5-9-2011: The rebuilt bullpen, a work in progress

After one month, it seems that everything about the sub-.500 Red Sox is unsatisfactory. I read this article the other day impugning our new bullpen, and I’ll admit there have been some really bad moments, but has it really been that bad?

As a group, the bullpen has an ERA of 4.89 thus far, which ranks as the 4th-worst bullpen in the AL and 6th-worst figure in all of baseball. But if you take a closer look at the figures, they have not pitched that badly. Rather, their 7.37 K/9 and 0.86 HR/9 rank solidly in the middle, and they’ve walked very few batters at 3.17 BB/9. This translates into a much better 3.74 FIP and 3.78 xFIP (corrected for HR luck), which puts them right in the middle of the pack. Considering that they pitch in the uber-talented AL East, I’d say that’s not a bad performance at all. I’d be happy to get that kind of performance from them for the year.

One glaring weakness has been their inability to prevent runners from scoring, as shown by their 64.6 LOB%, fourth-worst in MLB behind the White Sox, Astros, and Mariners. You could chalk a lot of that up to bad luck, but whatever the reason, once guys get on base, they tend to score more often against the Sox than other teams.

But has the bullpen been costing the Red Sox games? One stat we can look at to help us answer this question is win probability added (WPA), which looks at the sequence of events that occurs and determines how a player helps or hurts his team’s chances to win, from when he comes into the game until he leaves it. The Sox bullpen has posted an overall WPA of +0.25, slightly below average and right behind the Rays at +0.26 WPA. That means if you were to add up all the contributions of the bullpen, they’ve kept things pretty status quo, and haven’t been losing a lot more games than they’ve helped to win.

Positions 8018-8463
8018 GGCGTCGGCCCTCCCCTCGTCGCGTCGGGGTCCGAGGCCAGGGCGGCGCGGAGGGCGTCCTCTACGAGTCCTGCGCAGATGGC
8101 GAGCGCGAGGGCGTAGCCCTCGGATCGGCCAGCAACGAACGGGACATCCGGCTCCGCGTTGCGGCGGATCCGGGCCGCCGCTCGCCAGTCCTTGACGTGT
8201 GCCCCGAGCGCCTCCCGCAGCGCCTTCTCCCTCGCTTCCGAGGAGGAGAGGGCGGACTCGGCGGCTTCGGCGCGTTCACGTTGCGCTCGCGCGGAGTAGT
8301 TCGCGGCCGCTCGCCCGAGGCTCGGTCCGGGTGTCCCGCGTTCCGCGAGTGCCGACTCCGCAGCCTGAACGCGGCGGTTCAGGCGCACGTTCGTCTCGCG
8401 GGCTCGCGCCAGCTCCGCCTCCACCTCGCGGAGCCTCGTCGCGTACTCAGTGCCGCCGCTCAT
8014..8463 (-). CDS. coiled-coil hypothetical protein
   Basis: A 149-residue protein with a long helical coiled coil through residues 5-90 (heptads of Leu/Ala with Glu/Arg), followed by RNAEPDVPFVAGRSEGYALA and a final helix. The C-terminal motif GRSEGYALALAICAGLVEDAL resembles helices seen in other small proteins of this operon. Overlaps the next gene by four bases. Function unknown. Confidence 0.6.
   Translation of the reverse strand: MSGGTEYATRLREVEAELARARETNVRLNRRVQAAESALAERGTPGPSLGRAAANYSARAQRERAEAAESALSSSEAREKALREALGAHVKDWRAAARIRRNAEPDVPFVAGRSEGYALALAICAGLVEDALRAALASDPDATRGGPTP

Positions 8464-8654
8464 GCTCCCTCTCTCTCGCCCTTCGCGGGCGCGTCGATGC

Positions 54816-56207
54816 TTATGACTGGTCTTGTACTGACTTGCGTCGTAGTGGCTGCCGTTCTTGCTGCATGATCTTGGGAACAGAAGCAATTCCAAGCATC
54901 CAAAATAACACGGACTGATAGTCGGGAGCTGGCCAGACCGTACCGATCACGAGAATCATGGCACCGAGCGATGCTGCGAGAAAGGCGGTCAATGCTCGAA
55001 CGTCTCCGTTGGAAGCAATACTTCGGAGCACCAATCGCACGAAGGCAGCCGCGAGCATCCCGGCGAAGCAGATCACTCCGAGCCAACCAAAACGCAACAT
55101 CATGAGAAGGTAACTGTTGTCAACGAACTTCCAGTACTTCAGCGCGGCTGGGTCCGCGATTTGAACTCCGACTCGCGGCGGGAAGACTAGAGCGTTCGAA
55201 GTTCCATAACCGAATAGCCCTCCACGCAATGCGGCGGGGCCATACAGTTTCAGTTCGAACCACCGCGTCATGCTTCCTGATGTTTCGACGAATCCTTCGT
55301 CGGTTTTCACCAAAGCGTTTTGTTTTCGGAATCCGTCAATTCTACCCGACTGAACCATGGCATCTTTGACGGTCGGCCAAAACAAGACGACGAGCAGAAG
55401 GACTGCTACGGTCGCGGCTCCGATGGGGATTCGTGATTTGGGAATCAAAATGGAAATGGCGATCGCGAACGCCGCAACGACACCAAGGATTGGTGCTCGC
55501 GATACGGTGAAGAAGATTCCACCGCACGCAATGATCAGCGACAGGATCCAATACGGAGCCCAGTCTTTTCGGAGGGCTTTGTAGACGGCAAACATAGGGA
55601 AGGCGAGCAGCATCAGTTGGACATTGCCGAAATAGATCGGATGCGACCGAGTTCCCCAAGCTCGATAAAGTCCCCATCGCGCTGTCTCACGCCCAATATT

Individually, WPA shows our most effective relievers have been Jonathan Papelbon (+0.85), Matt Albers(+0.69) and Daniel Bard (+0.33). The laggards have been Bobby Jenks (-0.82), Daisuke Matsuzaka (-0.40) and Dan Wheeler (-0.32). Dice-K managed to blow the game in his one relief appearance, so that’s why his number’s so bad. It’s a problem that our two big free agent additions have been the worst arms out of our bullpen, but Bard and Albers have been picking up the slack thus far. We found out this week that Jenks has been pitching with bad mechanics, and he’s landed himself on the DL, along with Wheeler. I was quite pleased by the performances of Scott Atchison, Rich Hill and Alfredo Aceves in their absence, which shows the great depth Theo Epstein built up this winter. If Jenks and/or Wheeler can get themselves right, this bullpen goes from being mediocre to excellent pretty quickly.


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